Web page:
Second: Paper-free classrooms are more and more popular. Without a centralized, reliable LMS to provide ways to upload and organize all that material that used to be paper, that goal is daunting. Many LMSs provide options for uploading worksheets and images, annotating online materials, grading and commenting within the site. When it’s time to submit homework, students avoid all of the issues that normally defeat paper homework and simply complete the work online (or upload a completed project) and then press Submit.

Third: What’s becoming popular is using online LMSs to replace days lost through snow days (or substitutes). Teachers upload class materials to the LMS, provide an introductory video to tell students what is expected of them, and then students spend their day completing the work. When they finish, they submit it through the same portal. The teacher’s dashboard tells them the homework has arrived and the student is done for the day. This is popular in colleges, but is moving to the lower school classrooms to address the varied needs of all learners.

You’ve made your selection; now what?

After making your selection, take time to acquaint yourself, colleagues, and students with this program. Too many times, during teacher training classes I teach and coaching sessions I moderate, educators complain, “We have an LMS, but I don’t use it.” Why? See if these reasons sound familiar: I don’t understand it. It seems more work than it’s worth. I have to train students and I don’t have time for that. Everyone in my school uses a different LMS so students are confused.

Roll out a new LMS by training teachers. Then, retrain, answer questions, train some more, model its use, and throw in more training. Get teachers comfortable. No matter how intuitive, teachers will stick with what they know until the LMS proves it will save time and improve teaching.

homeworkA typical homework assignment

What does a typical homework assignment look like in an LMS school? Take a peak:

  • Students access their homework by clicking on it in their calendar tool or personal dashboard.
  • Students access all required homework resources within the LMS (no other sites or links required). The teacher uploaded everything necessary from videos to documents, PDFs, links, images, and files and pushed it out to students. Sometimes, to everyone; sometimes, differentiated for student needs.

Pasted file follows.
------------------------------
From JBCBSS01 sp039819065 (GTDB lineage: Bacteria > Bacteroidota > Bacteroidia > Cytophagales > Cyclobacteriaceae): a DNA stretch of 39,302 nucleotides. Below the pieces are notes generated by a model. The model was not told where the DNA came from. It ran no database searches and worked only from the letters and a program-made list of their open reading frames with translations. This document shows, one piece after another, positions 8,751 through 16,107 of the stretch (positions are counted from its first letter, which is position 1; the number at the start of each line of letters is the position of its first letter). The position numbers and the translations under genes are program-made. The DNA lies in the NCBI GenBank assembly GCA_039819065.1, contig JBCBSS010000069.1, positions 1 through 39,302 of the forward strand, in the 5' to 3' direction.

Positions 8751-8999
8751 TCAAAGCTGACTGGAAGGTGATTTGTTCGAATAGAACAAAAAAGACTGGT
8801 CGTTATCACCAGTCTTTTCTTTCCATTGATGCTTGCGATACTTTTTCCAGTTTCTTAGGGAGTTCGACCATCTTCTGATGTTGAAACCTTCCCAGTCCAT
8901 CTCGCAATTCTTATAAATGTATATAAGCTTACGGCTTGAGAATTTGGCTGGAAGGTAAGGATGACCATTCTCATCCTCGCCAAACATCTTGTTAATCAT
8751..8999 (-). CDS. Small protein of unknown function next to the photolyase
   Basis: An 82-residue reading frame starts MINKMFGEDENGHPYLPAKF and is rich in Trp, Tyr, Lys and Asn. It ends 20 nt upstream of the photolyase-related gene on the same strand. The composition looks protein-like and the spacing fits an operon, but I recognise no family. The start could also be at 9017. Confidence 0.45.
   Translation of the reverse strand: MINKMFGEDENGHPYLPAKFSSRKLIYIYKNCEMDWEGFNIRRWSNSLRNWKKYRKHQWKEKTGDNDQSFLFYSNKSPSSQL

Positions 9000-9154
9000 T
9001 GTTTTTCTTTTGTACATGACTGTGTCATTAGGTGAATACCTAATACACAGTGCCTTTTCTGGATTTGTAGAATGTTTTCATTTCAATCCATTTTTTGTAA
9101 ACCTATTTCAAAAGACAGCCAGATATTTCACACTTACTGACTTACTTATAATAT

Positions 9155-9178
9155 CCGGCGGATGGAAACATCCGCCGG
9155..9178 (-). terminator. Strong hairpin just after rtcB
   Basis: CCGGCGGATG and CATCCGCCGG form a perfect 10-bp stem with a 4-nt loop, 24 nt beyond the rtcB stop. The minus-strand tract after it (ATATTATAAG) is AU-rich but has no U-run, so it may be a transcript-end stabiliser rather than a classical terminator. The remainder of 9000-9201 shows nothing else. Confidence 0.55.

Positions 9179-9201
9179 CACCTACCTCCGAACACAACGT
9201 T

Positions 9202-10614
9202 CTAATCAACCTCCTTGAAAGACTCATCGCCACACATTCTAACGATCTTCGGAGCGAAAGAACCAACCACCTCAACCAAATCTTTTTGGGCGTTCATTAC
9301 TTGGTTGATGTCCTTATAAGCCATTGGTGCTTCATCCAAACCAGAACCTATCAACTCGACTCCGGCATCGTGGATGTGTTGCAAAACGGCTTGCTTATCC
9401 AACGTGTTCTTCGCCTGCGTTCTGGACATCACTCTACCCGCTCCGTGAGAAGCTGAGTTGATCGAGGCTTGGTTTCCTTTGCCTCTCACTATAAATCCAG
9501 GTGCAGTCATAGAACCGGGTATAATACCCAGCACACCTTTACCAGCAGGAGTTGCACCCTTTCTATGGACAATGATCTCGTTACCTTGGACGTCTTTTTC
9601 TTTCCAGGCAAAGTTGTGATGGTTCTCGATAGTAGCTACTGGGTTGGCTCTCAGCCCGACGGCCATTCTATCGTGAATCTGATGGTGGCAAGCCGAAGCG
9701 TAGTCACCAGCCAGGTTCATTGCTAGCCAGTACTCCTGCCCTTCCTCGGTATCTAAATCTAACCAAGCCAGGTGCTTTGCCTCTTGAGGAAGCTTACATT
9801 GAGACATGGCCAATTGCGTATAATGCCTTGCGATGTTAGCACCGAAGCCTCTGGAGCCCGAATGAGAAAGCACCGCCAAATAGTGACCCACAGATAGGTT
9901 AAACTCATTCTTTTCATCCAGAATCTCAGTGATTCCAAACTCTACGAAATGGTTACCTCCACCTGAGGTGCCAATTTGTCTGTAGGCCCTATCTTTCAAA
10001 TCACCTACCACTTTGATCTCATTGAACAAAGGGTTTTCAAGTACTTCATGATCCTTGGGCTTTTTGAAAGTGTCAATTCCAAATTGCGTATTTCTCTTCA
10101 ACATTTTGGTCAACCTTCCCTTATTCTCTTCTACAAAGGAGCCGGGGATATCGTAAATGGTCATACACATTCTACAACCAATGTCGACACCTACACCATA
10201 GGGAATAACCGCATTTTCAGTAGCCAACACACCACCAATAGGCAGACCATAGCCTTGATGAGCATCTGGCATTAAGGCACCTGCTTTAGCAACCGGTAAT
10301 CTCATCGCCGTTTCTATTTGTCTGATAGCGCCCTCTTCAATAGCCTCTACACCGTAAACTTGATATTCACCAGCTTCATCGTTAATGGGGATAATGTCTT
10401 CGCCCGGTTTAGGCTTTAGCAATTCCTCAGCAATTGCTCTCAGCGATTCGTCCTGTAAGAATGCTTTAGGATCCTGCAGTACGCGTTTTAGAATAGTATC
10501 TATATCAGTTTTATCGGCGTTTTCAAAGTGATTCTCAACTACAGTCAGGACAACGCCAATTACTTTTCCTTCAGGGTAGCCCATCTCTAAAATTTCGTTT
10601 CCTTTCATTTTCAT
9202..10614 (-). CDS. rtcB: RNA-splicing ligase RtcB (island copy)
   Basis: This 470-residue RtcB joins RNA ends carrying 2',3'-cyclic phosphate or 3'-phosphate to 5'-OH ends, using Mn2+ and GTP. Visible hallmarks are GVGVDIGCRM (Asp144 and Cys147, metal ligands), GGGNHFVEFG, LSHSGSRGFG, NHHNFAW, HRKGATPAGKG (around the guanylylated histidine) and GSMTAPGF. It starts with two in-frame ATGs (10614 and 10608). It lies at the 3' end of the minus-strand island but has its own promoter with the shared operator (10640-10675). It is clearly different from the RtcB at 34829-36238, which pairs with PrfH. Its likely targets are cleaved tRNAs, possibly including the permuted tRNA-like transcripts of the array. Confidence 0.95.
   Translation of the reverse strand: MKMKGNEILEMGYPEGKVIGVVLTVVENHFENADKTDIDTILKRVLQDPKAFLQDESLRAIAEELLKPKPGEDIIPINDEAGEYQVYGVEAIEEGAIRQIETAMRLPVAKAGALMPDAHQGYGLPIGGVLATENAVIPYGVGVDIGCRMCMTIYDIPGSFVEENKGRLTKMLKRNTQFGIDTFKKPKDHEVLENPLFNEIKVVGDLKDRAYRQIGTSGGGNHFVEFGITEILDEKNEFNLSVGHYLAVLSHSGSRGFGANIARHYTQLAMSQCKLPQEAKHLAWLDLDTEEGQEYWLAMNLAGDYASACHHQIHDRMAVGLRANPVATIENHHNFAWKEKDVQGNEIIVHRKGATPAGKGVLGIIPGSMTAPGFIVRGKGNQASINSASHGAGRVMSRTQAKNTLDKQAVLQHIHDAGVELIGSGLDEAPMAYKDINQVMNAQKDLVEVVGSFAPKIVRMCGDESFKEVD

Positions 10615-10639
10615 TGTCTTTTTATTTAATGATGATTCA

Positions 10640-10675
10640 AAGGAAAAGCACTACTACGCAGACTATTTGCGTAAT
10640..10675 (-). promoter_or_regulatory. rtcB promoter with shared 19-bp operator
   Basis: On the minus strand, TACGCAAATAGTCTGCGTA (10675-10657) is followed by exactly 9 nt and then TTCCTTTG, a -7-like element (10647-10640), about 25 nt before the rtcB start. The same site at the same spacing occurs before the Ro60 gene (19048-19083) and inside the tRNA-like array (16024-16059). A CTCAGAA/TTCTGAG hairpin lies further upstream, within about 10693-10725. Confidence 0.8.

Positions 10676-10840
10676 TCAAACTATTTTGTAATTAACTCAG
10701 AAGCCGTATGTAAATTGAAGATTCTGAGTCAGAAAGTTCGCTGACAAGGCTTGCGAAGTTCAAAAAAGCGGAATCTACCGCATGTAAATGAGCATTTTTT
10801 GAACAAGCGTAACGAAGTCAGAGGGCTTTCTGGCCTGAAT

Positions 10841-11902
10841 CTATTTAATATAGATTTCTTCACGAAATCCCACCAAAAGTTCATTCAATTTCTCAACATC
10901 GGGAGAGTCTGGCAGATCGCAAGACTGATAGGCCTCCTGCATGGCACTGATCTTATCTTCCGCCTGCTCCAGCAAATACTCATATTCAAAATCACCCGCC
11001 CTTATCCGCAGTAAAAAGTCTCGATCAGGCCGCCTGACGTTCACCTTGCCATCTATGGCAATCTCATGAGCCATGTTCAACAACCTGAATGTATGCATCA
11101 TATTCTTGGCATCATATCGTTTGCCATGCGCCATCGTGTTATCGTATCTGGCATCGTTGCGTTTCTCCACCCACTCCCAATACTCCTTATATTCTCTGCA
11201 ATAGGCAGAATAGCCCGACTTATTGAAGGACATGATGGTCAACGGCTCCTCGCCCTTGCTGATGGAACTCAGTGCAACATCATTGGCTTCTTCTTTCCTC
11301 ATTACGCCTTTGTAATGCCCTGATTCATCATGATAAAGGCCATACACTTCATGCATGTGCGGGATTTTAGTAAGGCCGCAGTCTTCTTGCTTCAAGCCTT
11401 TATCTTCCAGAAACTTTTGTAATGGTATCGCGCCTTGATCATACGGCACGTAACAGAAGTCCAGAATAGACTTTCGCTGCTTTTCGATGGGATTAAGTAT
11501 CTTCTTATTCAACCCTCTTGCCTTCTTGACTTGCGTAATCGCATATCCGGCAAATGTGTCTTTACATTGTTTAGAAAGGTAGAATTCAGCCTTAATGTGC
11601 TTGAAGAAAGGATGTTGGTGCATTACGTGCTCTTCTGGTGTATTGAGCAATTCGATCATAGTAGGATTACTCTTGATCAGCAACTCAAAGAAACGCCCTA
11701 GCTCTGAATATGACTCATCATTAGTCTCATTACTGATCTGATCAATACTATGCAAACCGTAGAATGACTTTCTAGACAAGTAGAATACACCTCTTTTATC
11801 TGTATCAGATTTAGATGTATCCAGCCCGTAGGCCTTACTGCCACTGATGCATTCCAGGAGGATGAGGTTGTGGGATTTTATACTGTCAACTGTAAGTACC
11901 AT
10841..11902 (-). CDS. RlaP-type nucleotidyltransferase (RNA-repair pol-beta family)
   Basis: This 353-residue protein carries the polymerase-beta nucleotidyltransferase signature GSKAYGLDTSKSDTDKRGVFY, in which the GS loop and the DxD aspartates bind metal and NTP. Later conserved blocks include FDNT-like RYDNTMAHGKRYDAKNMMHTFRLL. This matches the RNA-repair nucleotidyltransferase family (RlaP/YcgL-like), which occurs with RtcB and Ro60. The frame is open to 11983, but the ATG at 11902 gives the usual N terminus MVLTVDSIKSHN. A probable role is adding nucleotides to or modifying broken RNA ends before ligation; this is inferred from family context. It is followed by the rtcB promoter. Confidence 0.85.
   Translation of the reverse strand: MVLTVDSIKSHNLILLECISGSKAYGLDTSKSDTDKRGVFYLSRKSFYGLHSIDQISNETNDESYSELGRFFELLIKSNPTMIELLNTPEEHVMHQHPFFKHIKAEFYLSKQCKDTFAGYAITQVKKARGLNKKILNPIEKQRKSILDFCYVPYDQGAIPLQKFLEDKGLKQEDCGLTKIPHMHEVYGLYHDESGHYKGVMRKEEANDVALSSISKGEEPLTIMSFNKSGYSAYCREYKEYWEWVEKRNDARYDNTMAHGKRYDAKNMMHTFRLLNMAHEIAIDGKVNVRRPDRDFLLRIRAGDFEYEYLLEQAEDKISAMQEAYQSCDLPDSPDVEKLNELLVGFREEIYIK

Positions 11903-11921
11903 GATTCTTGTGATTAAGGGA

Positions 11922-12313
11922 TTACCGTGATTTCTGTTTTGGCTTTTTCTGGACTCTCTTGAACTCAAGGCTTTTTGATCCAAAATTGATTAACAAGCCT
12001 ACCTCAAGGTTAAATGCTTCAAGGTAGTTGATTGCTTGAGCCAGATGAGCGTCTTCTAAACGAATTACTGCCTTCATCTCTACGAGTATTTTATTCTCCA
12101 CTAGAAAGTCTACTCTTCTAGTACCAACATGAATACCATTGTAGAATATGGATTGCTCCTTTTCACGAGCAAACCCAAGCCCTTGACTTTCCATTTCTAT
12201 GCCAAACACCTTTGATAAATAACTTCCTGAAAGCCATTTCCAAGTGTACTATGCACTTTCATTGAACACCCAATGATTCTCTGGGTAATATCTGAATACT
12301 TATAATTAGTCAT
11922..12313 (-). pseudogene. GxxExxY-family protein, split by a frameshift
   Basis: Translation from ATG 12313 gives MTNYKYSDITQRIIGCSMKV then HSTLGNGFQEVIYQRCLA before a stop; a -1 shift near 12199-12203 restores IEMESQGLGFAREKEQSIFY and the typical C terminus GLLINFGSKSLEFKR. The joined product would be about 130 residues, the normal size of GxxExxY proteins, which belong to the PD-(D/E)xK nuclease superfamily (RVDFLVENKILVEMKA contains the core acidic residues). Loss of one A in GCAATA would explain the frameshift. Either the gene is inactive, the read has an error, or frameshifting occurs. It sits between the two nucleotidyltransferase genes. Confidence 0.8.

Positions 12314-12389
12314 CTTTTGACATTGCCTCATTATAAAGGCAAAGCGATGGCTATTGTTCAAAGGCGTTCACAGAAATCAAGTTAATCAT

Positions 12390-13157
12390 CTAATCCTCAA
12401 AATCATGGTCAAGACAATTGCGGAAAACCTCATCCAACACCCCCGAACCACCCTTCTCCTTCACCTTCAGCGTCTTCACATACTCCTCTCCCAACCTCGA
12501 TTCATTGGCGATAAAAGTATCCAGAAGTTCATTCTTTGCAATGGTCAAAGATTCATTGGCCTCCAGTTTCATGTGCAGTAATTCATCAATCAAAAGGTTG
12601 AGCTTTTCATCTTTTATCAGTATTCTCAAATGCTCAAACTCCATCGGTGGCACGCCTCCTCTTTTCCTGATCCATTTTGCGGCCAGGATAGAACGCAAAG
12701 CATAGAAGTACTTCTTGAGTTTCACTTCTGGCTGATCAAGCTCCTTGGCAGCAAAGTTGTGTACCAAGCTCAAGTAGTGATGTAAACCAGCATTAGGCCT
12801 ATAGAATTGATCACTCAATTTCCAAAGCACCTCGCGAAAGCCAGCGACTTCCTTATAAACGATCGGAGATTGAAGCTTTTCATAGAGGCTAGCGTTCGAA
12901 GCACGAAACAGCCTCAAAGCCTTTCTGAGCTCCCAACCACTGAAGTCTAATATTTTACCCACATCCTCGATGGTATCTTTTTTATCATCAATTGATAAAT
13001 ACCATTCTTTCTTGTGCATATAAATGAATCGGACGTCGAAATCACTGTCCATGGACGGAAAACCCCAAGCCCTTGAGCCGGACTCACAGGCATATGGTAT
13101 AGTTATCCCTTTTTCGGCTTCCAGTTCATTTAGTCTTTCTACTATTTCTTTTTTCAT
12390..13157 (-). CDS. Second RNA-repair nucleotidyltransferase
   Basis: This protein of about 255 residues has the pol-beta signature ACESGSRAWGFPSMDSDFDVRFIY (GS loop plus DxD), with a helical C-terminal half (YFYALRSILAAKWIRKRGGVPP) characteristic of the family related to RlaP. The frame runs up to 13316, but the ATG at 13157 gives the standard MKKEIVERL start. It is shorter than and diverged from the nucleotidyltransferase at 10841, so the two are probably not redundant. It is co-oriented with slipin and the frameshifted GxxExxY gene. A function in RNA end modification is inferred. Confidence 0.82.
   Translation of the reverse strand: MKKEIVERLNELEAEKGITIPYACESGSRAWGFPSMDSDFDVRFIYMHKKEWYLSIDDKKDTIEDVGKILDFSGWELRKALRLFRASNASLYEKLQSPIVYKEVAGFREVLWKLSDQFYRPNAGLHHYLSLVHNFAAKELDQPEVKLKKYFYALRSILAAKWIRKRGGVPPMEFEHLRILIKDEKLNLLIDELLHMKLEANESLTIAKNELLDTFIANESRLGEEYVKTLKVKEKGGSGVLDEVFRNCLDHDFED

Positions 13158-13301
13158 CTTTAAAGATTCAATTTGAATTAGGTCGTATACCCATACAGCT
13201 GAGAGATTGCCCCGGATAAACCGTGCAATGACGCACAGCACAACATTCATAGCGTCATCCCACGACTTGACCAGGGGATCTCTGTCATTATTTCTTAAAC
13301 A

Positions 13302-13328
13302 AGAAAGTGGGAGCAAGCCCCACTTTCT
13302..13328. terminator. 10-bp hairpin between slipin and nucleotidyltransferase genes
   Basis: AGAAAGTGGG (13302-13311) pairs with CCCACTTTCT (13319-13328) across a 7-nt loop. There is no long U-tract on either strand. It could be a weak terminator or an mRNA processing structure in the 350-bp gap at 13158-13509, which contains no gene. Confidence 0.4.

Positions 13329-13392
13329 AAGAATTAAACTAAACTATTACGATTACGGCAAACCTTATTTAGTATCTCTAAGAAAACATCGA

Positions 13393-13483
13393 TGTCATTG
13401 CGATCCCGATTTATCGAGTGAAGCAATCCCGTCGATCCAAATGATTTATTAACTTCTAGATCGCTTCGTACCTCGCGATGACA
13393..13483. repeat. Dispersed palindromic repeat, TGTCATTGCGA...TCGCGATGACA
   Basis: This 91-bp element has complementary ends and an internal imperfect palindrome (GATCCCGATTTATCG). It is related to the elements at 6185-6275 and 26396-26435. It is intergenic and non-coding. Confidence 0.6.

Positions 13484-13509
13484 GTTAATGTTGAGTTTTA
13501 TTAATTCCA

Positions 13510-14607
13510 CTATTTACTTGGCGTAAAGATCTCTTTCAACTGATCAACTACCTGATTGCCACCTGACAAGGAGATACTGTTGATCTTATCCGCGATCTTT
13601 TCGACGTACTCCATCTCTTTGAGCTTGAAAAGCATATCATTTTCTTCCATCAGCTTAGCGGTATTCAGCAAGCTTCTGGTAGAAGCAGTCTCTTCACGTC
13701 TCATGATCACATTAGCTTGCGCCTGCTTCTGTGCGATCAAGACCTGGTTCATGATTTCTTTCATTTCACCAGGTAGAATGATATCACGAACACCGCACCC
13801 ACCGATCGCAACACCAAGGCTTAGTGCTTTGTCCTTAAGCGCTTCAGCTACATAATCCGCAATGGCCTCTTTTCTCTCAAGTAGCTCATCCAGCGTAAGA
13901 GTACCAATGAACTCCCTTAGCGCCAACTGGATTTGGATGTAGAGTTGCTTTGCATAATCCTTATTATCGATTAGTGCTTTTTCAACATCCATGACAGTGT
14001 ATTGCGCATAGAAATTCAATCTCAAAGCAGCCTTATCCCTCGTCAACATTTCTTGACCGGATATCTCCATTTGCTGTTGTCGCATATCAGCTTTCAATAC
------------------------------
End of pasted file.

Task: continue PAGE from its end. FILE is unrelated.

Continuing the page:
• Students collaborate with classmates on certain assignments via a Discussion Board or a chat function.
  • Students ask clarifying questions as necessary via a built-in email or chat function.
  • Students complete the homework. This might be within the LMS or by using dedicated tools (like Khan Academy) that automatically import the data to the LMS.
  • Students submit their homework to the teacher from the LMS and receive comments, grades, or feedback in their student dashboard.

Does this sound futuristic? It’s not. Using LMSs like itslearning, it’s happening all over the world as teachers take advantage of the LMS learning environment. Before you select one, check it out thoroughly so you pick the one best suited to your needs.

Jacqui Murray has been teaching K-8 technology for 15 years. She is the editor/author of over a hundred tech ed resources including a K-8 technology curriculum, K-8 keyboard curriculum, K-8 Digital Citizenship curriculum. She is an adjunct professor in tech ed, CSG Master Teacher, webmaster for four blogs, an Amazon Vine Voice book reviewer, CAEP reviewer, CSTA presentation reviewer, freelance journalist on tech ed topics, a weekly contributor to TeachHUB, and author of the tech thrillers, To Hunt a Sub and Twenty-four Days (a tech thriller). You can find her resources at Structured Learning.

Author: Jacqui
Jacqui Murray has been teaching K-18 technology for 30 years. She is the editor/author of over a hundred tech ed resources including a K-12 technology curriculum, K-8 keyboard curriculum, K-8 Digital Citizenship curriculum. She is an adjunct professor in tech ed, Master Teacher, webmaster for four blogs, an Amazon Vine Voice, CSTA presentation reviewer, freelance journalist on tech ed topics, contributor to NEA Today, and author of the tech thrillers, To Hunt a Sub and Twenty-four Days. You can find her resources at Structured Learning.